The present composition corresponds with four others which show a singles game (rather than the doubles game shown in three others). The rather flamboyant strokes depicted are not necessarily thought to be what would be expected in modern Real Tennis, but it is possible that the rules by which the game was played in these pictures are not quite those by which the game is played today. Interestingly in an article for the Sunday Times on the 29 August, 1976, the paper's tennis correspondent, John Ballantine, made an observation on the two figures in the Lord's version, which correspond closely to the players in the present painting: 'Figure A [on the left] is preparing a forehand almost identical with renowned modern and revolutionary "loop" of the Wimbledon champion Bjorn Borg and he has his eye impeccably fixed on the ball in sound textbook style. Figure B [on the right] has followed through on a top spinback handdrive just like Ilie Nastase, although the twirl of the legs is more à la Suzanne Lenglen.' The stooping figure on the left side of the court, who appears to be holding a square flat object, is thought likely to be the marker marking a chase.
During the 15th century, antique writers, such as Galen, inspired humanist scholars to advocate the revival of ballgames for exercising the body, resulting in the building of purpose-built tennis halls by the illustrious Sforza, Medici, Gonzaga, Este and Montefeltro dynasties in Italy, which emulated the descriptions of villas in classical antiquity. It cannot be established whether this group of paintings is the first to depict a tennis court, since it has been suggested that Donatello may have depicted one in the background of a bronze relief of the Miracle of the Repentant Son on the San Antonio Altar in Padua's Basilica del Santo. He and his contemporaries would no doubt have been aware of such a structure from Leon Battista Alberti, who wrote about a space for the game of tennis (giuocare alla palla) near the portico of the palace or villa in Book V of his De re aedificatoria. Nevertheless, this series would still appear to be the earliest known depiction of a game of tennis in play.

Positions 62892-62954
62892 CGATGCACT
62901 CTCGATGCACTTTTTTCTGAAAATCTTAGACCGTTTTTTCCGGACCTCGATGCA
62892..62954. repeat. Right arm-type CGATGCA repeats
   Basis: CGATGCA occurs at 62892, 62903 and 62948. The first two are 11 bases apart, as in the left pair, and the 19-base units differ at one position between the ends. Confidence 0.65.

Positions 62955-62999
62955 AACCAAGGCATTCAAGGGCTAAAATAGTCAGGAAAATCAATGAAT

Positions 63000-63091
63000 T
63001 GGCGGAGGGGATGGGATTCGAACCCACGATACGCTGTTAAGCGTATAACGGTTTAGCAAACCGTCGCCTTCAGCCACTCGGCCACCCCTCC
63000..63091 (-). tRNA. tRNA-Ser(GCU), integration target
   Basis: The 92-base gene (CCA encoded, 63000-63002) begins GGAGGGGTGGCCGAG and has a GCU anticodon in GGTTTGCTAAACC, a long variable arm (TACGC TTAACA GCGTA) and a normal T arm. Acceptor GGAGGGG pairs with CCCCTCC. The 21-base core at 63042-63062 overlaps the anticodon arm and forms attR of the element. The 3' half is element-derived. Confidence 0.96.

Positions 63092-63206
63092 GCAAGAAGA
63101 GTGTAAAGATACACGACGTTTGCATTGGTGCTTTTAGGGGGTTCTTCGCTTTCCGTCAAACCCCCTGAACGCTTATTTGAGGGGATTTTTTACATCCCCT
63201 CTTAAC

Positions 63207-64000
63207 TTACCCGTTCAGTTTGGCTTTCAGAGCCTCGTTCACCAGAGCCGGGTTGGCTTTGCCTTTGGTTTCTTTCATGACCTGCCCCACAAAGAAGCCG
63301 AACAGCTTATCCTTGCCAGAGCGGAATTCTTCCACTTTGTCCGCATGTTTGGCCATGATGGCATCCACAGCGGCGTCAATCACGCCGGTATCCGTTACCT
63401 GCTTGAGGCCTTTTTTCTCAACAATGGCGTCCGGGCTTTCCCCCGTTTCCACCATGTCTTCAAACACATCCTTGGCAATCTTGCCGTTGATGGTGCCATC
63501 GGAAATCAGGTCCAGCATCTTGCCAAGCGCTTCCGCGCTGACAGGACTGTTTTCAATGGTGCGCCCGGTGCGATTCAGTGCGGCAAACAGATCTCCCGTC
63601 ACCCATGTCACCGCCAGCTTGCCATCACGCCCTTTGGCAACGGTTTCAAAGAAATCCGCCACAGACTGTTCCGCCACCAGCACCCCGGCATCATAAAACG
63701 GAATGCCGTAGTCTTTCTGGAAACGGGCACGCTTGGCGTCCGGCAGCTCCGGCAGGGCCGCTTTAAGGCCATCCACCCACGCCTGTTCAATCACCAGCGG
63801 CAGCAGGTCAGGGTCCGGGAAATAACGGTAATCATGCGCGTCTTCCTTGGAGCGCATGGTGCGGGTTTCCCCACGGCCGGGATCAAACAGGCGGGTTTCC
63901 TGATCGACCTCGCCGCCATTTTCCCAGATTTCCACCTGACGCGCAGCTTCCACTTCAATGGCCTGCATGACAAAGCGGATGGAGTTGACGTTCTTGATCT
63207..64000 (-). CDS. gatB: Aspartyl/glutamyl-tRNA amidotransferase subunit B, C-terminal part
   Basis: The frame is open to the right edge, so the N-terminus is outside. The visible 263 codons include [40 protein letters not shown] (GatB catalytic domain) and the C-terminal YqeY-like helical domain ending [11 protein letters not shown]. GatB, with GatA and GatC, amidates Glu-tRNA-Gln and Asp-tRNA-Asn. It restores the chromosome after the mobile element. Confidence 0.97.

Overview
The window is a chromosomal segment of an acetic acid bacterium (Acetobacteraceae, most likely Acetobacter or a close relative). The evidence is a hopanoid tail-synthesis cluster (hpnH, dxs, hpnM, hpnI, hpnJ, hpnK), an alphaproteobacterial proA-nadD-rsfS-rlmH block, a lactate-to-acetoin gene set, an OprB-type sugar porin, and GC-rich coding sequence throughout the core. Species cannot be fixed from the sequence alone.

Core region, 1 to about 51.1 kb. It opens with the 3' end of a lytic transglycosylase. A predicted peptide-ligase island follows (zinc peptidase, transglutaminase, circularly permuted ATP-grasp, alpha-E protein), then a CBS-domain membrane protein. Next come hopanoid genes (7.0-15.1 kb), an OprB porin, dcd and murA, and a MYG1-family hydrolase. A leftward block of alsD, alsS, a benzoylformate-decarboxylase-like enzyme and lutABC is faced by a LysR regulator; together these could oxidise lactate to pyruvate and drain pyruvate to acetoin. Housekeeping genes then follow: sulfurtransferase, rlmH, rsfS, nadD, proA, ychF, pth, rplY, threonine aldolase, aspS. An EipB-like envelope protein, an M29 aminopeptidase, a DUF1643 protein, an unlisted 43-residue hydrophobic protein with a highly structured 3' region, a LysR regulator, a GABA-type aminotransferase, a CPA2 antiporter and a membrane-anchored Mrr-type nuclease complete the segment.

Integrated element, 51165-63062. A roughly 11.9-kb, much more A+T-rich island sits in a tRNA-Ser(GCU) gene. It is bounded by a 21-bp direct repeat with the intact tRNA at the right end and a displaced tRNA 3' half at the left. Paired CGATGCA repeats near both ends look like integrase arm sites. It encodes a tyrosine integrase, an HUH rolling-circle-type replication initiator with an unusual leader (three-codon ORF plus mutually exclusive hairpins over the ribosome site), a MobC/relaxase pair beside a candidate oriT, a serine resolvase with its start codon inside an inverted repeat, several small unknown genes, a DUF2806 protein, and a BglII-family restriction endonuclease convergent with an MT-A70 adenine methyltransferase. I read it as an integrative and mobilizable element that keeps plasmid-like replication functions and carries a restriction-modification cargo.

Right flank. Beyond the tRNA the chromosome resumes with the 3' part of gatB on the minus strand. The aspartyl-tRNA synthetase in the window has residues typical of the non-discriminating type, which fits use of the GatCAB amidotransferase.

The hedge garden in the centre of the composition represents what has been termed the 'Labyrinth of Love', which is a precursor of the type of hedge maze that became popular during the Elizabethan period, when the hedges were taller so that you could not see over them. They were popular with courting couples who could wander within them. It is thus most likely symbolic of courtly love and intrigue. The tree in the centre of the maze (and of the composition itself) is a lime or linden tree, which in Germanic and Celtic mythology represented the cosmic axis and survives in popular culture today in the form of the maypole.